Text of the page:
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Comment: The many dark sides of permanent daylight time

A commentary by a former Times Colonist columnist. With summer a distant memory and days at their shortest, here’s an experiment you might want to try.
Victoria City Hall's clock tower.

A commentary by a former Times Colonist columnist.

With summer a distant memory and days at their shortest, here’s an experiment you might want to try. Before you go to bed, turn your clocks ahead one hour, to daylight time, which is what our provincial government is planning to impose upon us year round, despite proven health and safety risks.

If you live in Victoria, the sun won’t rise until after 9 the next morning — around 9:30 if you’re in Prince George, and after 11 if your home is in Fort Nelson.

When school resumes in the new year, no matter where you are in B.C., your children or grandchildren will be travelling to school in pitch blackness, increasing their risk of being hurt or even killed on the road.

Let’s assume, however, that they arrive safely. They’ll have had less sleep, be less alert and less able to learn. If the goal of government is to bolster the economy by switching to daylight time, as it claims, they’ll need to factor in the educational dollars wasted on somnolent students.

Meanwhile, those students’ risks of ending up with diabetes, depression, cancer, obesity and heart attacks will be higher, as will those risks for the rest of us. Back to the economy, that whooshing sound you hear is B.C.’s health care costs climbing unnecessarily.

Researchers in B.C. and around the world who study sleep and biological rhythms agree that permanent daylight time harms public health and safety. By all means, they say, abandon the aggravating and dangerous “spring forward fall back” exercise.

But, they say, please stick with standard time, which clicks with our bodies’ internal clocks, and sets us up for better sleep and better health.

How do scientists know standard time is superior to daylight time? Unwittingly, we’ve all been part of a natural experiment that has been cleverly harnessed to shed light on this question.

It’s based on time zones. B.C. is one zone, but those living at the eastern edge see the sun an hour earlier than those of us on the West Coast, because it takes daylight that hour to traverse our province.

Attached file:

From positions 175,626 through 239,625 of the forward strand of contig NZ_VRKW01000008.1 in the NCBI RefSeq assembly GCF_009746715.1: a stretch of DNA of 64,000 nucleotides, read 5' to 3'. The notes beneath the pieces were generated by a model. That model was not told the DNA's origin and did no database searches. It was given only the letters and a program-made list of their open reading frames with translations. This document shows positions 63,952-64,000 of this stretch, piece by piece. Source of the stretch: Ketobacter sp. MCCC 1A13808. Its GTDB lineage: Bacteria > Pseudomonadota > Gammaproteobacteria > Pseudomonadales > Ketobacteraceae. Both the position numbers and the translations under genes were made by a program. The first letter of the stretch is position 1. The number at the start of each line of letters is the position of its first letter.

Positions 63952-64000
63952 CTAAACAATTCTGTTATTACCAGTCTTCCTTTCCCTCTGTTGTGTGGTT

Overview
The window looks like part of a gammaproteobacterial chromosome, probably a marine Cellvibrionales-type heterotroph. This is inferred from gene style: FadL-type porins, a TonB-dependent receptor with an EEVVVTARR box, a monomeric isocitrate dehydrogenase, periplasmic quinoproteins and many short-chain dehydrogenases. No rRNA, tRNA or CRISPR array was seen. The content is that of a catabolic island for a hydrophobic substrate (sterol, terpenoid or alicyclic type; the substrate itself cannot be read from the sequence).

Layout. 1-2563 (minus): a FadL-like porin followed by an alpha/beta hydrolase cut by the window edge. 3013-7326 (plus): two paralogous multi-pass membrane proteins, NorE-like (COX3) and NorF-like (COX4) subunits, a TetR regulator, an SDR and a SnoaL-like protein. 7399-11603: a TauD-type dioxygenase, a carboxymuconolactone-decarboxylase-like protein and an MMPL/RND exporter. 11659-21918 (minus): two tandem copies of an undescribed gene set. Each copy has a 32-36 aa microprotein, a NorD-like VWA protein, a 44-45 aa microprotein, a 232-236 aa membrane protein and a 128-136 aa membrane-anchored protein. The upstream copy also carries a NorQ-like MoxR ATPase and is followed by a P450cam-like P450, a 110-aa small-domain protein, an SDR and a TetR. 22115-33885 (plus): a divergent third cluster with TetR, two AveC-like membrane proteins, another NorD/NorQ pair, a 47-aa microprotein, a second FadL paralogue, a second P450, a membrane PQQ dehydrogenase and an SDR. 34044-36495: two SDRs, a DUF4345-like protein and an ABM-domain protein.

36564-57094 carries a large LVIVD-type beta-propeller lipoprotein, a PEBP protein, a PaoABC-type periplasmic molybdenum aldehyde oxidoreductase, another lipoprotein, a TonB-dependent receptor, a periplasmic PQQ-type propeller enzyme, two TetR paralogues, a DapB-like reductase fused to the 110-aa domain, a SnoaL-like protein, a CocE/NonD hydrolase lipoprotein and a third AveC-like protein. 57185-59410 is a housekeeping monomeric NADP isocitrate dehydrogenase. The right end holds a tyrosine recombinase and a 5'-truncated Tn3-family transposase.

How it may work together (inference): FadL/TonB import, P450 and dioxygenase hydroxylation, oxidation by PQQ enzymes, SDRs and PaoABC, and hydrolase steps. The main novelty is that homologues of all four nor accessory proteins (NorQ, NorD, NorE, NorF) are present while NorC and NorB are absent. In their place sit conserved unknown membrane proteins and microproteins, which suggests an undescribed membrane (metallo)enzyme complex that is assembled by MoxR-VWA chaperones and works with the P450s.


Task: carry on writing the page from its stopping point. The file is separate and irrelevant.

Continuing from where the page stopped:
So what? According to the Canadian Society for Chronobiology, published in the Globe and Mail: “Analysis of health data from millions of people shows that people on the western edges of time zones get about 19 minutes less sleep every night than people on the east, and also have significantly higher rates of obesity, diabetes and heart attacks than people on the eastern edges. Even scarier, cancer rates significantly increase when the sunrise is later on the western edges. Permanent [daylight time] would make sunrise even later for everyone, while permanent [standard time] would make sunrise closer to body time.”

What makes the difference is morning light, which sets our body clocks properly. It also helps people who suffer from seasonal affective disorder. So add an increase in SADS to the health care costs of permanent daylight time.

Oh yes, and scientists also say alcohol and tobacco consumption go up with permanent daylight time. More health-care costs.

We have masses of data. We also have evidence from other parts of the world that have tried permanent daylight time and reversed their decision because it just didn’t work. Russia. The U.K. Two U.S. states. The list goes on.

Meanwhile, the B.C. government is claiming widespread support from residents of this province for a move to daylight time.

They timed a survey for the height of summer when morning light is freely available, not in the middle of winter, when daylight time would make it less so. The B.C. survey gave just two choices: changing the clock twice a year, or permanent daylight time. Anyone fed up with changing clocks had only one possible box to tick: daylight time. There was no tick box for the healthiest, safest option: permanent standard time.

Now the government is trumpeting 93 per cent support for daylight time.

A more honest survey was conducted by The Associated Press and NORC Centre for Public Affairs at the end of October.

As in B.C., the vast majority of people said they wanted government to pick a time and stick with it. But this survey also gave the option of standard time vs. daylight time. Guess which was the most popular? Standard time, which chosen by 40 per cent, with only 30 per cent preferring daylight time. (The other 30 per cent don’t mind switching their clocks.)

But the choice of which time to implement shouldn’t be a popularity contest. Nor should it be a game of follow the leader.

To the south of us, California, Oregon and Washington have all been considering permanent daylight time.

California has put the brakes on while they reconsider the evidence before them. Oregon won’t go for it if California doesn’t (it’s in their legislation), and Washington likely won’t if Oregon doesn’t.

Maybe B.C. will go ahead without them: Attorney General David Eby says if it doesn’t work, we can always change our minds.

Which is what happened with the Harmonized Sales Tax. And we all know how that ended for the government of the day.

> A petition opposing permanent daylight time can be signed here: